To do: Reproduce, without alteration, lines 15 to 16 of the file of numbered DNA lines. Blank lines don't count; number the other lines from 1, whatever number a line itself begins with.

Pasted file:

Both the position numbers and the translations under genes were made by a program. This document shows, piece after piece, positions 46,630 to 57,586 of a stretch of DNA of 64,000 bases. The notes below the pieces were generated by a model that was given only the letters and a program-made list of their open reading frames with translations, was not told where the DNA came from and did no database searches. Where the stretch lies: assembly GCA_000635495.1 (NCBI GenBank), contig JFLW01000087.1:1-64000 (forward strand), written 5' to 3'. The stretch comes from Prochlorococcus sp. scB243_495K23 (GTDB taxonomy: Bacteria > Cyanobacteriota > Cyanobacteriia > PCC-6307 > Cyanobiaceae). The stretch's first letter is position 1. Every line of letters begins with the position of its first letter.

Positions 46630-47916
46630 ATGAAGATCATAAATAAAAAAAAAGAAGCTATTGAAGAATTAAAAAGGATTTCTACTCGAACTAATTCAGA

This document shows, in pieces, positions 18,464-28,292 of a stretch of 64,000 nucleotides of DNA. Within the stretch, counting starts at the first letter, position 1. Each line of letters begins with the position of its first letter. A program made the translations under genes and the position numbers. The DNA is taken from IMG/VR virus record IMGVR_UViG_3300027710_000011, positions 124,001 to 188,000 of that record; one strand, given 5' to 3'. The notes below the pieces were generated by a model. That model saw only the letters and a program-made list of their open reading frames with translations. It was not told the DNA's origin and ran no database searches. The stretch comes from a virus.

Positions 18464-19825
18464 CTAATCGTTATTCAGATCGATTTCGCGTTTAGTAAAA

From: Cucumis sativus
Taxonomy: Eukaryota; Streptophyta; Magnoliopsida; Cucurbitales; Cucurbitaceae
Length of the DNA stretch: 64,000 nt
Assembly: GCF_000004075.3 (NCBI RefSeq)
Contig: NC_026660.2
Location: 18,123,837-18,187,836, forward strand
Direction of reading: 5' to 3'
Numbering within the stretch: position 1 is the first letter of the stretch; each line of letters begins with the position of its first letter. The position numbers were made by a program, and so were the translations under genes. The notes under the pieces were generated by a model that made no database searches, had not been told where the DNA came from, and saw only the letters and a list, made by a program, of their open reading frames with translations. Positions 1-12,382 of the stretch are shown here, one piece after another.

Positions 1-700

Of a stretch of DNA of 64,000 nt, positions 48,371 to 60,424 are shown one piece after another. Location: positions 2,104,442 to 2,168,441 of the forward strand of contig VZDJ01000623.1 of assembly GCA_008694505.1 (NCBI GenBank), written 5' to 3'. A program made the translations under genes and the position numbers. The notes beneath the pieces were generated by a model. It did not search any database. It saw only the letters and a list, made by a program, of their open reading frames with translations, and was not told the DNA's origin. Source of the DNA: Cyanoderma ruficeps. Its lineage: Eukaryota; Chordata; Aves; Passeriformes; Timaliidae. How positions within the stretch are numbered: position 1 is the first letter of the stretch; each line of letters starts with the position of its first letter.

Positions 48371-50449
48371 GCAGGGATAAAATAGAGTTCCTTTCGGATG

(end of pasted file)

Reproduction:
Positions 1-700

Of a stretch of DNA of 64,000 nt, positions 48,371 to 60,424 are shown one piece after another. Location: positions 2,104,442 to 2,168,441 of the forward strand of contig VZDJ01000623.1 of assembly GCA_008694505.1 (NCBI GenBank), written 5' to 3'. A program made the translations under genes and the position numbers. The notes beneath the pieces were generated by a model. It did not search any database. It saw only the letters and a list, made by a program, of their open reading frames with translations, and was not told the DNA's origin. Source of the DNA: Cyanoderma ruficeps. Its lineage: Eukaryota; Chordata; Aves; Passeriformes; Timaliidae. How positions within the stretch are numbered: position 1 is the first letter of the stretch; each line of letters starts with the position of its first letter.